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Two clubs must always be in crisis and one of them must always be Newcastle United…

6 years ago

Now that the transfer window is closed; journalists, pundits and fans are picking over the bones of the summer activity, and for once, it’s not Newcastle that is under the spotlight.

I saw a newspaper article years ago – long before the Ashley years – in which a journalist put forward a theory, that there were two immutable laws of the Premier League. They were:

  1. Two clubs must always be “in crisis”
  2. One of them must always be Newcastle

It’s hard to say that he was wrong.

The last decade and more, have given the average Newcastle fan a whole host of reasons to be cynical. Mad owners, bad coaches, selling good players, buying bad players and so on. And it will take more than one transfer window to rid us of the suspicion that the next crisis is just around the corner.

But I detect that most fans are giving the club the benefit of the doubt once again. We moved earlyish in the transfer market, and have probably spent the start of the season laughing up our sleeves while manure, Chelsea and Spurs have underachieved by their standards.

Arsenal fans think they are a striker short, and the mackems are holding Newcastle up as an example of how a club should behave in a transfer window. And that’s just funny.

So even though – at the time of writing – we are in the relegation zone with as many red cards as PL goals, I detect most fans feel a lot happier than they have done at any point in the past few years.

McClaren seems to have got the team better organised and more committed. To paraphrase a line from a widely seen banner, we look like we have a team that tries.

Our new head coach also seems to say the right things, comes over as a decent bloke who knows what he is doing, and does it for the fans rather than his own self-aggrandisement.

One of the more significant things I have noticed among my group of friends, is that the focus of our matchday fulminations has shifted a little away from Mike Ashley and the management team, and more onto the players. Which – in my view – is as it should be.

I didn’t start going to football to talk about owners, coaches, sponsors and revenue.

We have held on to the key components of our first team squad, which won’t please everyone, but the players I feared may be sold on – Perez, Janmaat, Aarons – are still in place, and never really looked like going anywhere.

Most of us could come up with a list of 3 or more players that we’d have been happy to lose, but I’m not going to whine that they are still here.

A blind man can see we need a new central defender, ideally with the height of a Williamson and the ability of a Coloccini, but I’m not sure that there is a rich seam we can mine there.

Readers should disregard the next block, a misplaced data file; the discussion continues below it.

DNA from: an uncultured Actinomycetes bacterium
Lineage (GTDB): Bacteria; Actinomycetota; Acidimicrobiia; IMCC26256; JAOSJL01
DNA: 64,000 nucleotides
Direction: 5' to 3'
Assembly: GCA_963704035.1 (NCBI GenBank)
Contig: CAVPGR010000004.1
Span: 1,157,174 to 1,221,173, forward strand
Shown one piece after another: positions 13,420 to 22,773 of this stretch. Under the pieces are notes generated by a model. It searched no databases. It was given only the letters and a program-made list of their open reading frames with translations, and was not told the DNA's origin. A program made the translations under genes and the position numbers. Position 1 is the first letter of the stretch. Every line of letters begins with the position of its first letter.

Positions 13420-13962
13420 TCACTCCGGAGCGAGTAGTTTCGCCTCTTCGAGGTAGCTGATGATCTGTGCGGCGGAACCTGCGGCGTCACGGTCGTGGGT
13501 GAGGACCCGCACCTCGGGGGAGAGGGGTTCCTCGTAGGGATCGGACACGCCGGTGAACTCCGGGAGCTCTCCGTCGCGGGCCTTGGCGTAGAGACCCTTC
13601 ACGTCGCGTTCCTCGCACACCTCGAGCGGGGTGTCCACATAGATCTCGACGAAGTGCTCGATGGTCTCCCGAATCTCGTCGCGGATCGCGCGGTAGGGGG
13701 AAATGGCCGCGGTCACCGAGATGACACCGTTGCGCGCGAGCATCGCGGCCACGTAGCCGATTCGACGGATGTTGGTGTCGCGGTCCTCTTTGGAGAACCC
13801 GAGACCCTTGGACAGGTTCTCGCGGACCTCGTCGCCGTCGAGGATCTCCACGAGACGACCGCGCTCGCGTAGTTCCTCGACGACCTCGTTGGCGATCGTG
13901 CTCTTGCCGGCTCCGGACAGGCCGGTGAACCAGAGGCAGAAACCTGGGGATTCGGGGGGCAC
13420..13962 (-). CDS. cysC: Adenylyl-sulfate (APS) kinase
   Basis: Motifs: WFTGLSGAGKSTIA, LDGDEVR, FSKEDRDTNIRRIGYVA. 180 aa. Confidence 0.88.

Defenders always take a long time to find their way in the Premier League (Coloccini struggled like mad when he arrived) as it’s all about discipline, position and shape, and it would be a big risk to chuck another new face in alongside Mbemba.

Attacking players (think Asprilla, Ben Arfa, Aarons) can be thrown on, told to go do their stuff, and become instant hits. But this must be the top priority next May, if not in January.

I know there is a view that we needed to sign another striker (at this rate, to jobshare with Mitrovic, who looks set to miss half the season through suspension), but I don’t think our need is as great there as in defence.

As for the players we have signed, I like what I’ve seen of Mbemba and Wijnaldum. They look readymade for the PL, although the former is always going to struggle against a Pellè or a Fellaini.

I never mind us taking a Bigirimana, a Kemen or a Vučkić, even if it doesn’t work out. If you’ve ever seen the reserves play, you get to see how big the gulf between the second team and the PL is.

I recall second string games in which a recovering Ryan Taylor, a sick Gutierrez, and even Xisco and Luque (yes, him) looked head and shoulders above anyone else on the pitch.

It’s a massive jump to be a Premier League player, and the odds of Lascelles and Tomey making it are statistically tiny, but it’s a risk worth taking in my view. Ideally, we would find those players in Newcastle and North Shields rather than Nottingham and Northampton, but that’s a discussion for another day.

There is a touch of the “Hail Mary” about Mitrovic and Thauvin.

Talented but flawed in much the same way as the aforementioned Asprilla and Ben Arfa, in my view. I need to see Mitrovic getting more service from teammates and fewer cards from referees before I am convinced, but he looks like a Premier League striker to me.

Thauvin has ticked a lot of boxes so far, and looks a snip at £12m compared to the £36m manure paid for Martial.

There are 2 descriptions that have followed him over the channel. He is prodigiously talented and he is prodigiously moody. Hopefully, he will see his move to Newcastle United as the clean slate (or maybe even the last real opportunity) he needs to show the world what he’s got.

Right now, he has the good wishes of every Newcastle fan ringing in his ears, and I’d like to think that that will still be the case in May.

My take? It feels like I am supporting a real club again.

We have bought talent, we kept the players we wanted to, and we have improved the squad. No doubt we missed a target or two, some of the new signings may not come off, and there are probably a few players that we’d have preferred to ship out.

But – for now at least – SJP seems a more exciting place than it did.

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